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I am so glad to have stumbled on this article soon after purchasing a budgie again for the first time in years. I knew budgies needed sunlight just like virtually any animal, but I did not know that many windows do not let in UVB rays which provide D3. But I am relieved to read the above post, which indicates that since the building I live in is considered historic, so by law, the landlord is not allowed to change the windows, they are the old type that, if the above poster is correct, should let UVB light in.

This was also an important article for me because I recently discovered that I suffer from a vitamin D deficiency, not because I do not get enough sun exposure or vitamin D in my diet, but because my body, like my dad's and my grandmother's, has trouble absorbing vitamin D. I also have a really poor immune system and a mood disorder. I believe now strongly that my vitamin D deficiency is directly linked to these health problems and that I must make great strides toward improving my vitamin D intake through dietary supplements.

So thanks so much for posting this, I found it quite profound! :)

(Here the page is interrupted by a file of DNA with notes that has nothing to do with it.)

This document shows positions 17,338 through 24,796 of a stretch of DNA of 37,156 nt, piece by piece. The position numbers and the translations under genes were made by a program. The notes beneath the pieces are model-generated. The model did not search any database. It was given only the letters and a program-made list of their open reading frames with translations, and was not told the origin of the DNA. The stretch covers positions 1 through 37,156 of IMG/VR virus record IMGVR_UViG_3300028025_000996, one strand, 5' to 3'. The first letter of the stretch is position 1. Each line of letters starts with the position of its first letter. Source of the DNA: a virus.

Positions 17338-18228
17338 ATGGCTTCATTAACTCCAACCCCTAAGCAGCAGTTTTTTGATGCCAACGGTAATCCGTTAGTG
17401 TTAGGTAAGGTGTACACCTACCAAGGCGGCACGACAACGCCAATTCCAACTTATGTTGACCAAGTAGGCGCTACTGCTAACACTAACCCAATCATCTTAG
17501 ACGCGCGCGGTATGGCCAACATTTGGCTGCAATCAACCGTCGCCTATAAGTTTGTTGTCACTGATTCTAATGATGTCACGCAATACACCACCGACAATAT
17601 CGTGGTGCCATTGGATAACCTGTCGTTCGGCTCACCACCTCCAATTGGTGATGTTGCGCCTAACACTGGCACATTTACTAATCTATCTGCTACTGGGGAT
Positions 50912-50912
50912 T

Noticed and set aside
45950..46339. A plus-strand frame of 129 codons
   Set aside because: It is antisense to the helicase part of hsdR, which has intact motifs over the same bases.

--Amy :budgie:
 

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Yes, too much direct Sun and its over! These birds can heat up quickly...I usually take my entire flock out on my balcony at about 1PM and leave them until around 6PM. I do have great amount of shade here but there are times of the day that the entire flight cage is hit. That said, I always place a blanket on the side where the Sun comes in, so when it does, I just lower the blanket which is fine because even in the shade your bird is still getting those UV Rays. I also add a a few Baths and since I am home, will mist them time to time just to play around with them which they love most of the time. Some will be like, HEY MAN! I just got done preening!! AAK!! AAK!! ;)

In the cooler time like now even here in the Caribbeans, I have 2 huge windows in my living room, so that's where they go...Plenty of Sun coming in. So if you too have any windows with some good Sun, give it a try, UV does come through windows but it may depend on that window..Today's homes may be built to block those rays, but not sure..

Anthony
 

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:DI went to a Budgie Show yesterdat and Don Bourke was also there :) he was very informative and knowledgable. I immediately went and brought liquid Vitamin D3 and put my budigies out in the sun after his talk.
 

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Discussion Starter · #39 ·
I am glad you found his talk informative. He is a very knowledgeable man. I always enjoy catching up with Don when I see him.
 

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can I ask something? Every morning I put my cages outside, so the birds can be exposed to sunlight for 10 minutes. The vet said that I should do that every day (as long as the temperature is not low) and it's good for their bones and feathers. Is this enough for them, or should I put Vitamin D3 to their water? thanks in advance.